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The Child Reader’s Playful Adventures in Wonderland

Abstract : This chapter interrogates the widespread assumption that the Alice books engage in a game with the virtual (child) reader. A close analysis reveals that the virtual child reader constructed in both Alice books is actually extremely constrained. Carroll's virtual child reader, then, is more akin to Eco's Model Reader, whose participation is pre-constructed by the author, than to Iser's implied reader, who truly communicates with the text. Accordingly, although the virtual child reader is apparently invited to give in to what Caillois calls paidia (the impulsive manifestation of a play instinct), she is actually tricked into strictly adhering to ludus (the need to conform to rules). I nonetheless show that real adult readers seem to be able to take on the role of Impostor Readers-a term coined after Lecercle's theory of imposture (1999)-and imagine unforeseen realizations of the text, thereby combining paidia and ludus. Child readers could then be thought to be able to similarly playfully circumvent the rules laid out by Carroll's textual structures / strictures.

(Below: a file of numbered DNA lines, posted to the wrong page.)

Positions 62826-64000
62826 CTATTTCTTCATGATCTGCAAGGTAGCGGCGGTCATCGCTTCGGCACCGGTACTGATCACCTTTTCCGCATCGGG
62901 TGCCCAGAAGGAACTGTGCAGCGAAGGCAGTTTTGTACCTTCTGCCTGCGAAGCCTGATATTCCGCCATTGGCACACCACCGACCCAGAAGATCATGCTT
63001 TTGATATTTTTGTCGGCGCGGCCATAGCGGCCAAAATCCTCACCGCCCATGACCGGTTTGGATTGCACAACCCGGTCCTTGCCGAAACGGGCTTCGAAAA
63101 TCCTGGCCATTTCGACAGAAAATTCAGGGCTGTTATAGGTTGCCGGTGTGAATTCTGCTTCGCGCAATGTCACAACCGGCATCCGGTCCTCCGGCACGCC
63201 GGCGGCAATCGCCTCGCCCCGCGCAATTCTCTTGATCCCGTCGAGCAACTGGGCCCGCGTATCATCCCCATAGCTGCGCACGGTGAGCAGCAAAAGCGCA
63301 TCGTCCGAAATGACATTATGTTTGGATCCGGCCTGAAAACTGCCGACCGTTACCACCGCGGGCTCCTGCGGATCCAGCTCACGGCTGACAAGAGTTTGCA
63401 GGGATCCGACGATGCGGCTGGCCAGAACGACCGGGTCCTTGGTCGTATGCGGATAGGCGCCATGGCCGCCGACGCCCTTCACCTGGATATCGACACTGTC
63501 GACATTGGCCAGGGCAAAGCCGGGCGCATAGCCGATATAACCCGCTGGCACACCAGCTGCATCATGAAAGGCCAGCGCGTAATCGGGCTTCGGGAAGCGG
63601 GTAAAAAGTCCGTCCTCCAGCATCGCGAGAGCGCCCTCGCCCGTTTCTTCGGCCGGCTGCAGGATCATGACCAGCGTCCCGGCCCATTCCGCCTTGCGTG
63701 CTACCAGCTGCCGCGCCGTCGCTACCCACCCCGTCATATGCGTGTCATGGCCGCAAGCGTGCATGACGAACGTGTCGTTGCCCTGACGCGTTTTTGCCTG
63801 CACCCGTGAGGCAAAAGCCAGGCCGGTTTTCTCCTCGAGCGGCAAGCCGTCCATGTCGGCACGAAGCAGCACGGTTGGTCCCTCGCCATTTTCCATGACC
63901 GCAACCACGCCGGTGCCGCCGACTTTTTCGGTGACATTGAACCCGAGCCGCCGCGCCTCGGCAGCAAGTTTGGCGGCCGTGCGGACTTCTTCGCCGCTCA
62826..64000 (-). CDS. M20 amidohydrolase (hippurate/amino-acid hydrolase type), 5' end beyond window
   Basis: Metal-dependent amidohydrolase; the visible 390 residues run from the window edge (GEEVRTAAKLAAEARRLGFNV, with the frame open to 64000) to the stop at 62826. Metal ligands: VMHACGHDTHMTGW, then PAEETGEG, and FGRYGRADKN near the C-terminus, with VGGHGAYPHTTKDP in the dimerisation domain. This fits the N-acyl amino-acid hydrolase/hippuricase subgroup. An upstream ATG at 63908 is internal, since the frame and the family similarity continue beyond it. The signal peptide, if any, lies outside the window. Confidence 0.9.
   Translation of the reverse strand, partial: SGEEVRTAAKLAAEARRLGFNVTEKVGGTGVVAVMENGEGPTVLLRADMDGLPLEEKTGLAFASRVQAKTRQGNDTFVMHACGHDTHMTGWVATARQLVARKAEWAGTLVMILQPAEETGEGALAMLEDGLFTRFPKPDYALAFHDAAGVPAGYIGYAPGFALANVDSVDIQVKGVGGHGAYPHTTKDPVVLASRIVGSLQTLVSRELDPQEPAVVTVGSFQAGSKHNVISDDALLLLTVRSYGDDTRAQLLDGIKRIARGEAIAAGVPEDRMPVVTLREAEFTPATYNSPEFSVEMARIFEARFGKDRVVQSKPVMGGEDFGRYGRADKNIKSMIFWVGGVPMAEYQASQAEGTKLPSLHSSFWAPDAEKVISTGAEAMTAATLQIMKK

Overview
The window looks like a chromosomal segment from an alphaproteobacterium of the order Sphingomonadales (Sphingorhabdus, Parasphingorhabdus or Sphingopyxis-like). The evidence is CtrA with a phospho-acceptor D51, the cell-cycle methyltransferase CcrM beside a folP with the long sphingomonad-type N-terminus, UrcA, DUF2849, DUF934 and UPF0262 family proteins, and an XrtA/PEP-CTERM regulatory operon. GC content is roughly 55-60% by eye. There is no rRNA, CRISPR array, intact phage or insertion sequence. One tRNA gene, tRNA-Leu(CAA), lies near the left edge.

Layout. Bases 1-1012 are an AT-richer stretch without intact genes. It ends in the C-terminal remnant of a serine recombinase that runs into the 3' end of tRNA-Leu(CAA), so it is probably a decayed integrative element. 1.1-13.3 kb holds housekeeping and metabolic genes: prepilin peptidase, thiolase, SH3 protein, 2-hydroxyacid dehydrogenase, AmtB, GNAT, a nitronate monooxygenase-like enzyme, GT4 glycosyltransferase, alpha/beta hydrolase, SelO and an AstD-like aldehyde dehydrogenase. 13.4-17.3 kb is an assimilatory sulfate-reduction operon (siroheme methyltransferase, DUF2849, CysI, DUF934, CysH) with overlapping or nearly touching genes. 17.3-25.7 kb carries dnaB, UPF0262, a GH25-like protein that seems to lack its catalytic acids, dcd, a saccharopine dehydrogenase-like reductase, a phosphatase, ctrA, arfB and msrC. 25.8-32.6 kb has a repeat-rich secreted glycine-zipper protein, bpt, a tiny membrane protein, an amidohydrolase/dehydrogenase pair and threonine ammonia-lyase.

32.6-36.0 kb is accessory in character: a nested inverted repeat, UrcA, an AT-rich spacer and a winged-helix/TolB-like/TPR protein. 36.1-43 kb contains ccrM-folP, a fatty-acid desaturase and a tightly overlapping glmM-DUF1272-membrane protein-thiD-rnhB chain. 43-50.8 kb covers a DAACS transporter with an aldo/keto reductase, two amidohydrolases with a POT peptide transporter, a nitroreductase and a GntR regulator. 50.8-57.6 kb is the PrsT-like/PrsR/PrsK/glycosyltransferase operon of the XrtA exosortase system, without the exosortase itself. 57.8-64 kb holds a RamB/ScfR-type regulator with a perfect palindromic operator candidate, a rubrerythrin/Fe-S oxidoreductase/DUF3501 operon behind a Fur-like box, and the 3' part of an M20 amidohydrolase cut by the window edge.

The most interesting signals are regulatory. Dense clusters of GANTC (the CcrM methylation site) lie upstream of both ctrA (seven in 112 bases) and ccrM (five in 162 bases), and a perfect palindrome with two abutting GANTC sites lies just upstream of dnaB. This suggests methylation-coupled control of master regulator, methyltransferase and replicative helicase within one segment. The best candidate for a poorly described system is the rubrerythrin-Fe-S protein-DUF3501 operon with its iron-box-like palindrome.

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Contributor : Virginie Iché <>
Submitted on : Tuesday, April 27, 2021 - 3:34:23 PM
Last modification on : Thursday, May 6, 2021 - 4:14:02 PM


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Virginie Iché. The Child Reader’s Playful Adventures in Wonderland. Deszcz-Tryhubczak, Justyna; Kalla, Irena Barbara. Children’s Literature and Intergenerational Relationships, Springer International Publishing, pp.19-33, 2021, 978-3-030-67699-5. ⟨10.1007/978-3-030-67700-8_2⟩. ⟨hal-03209928⟩



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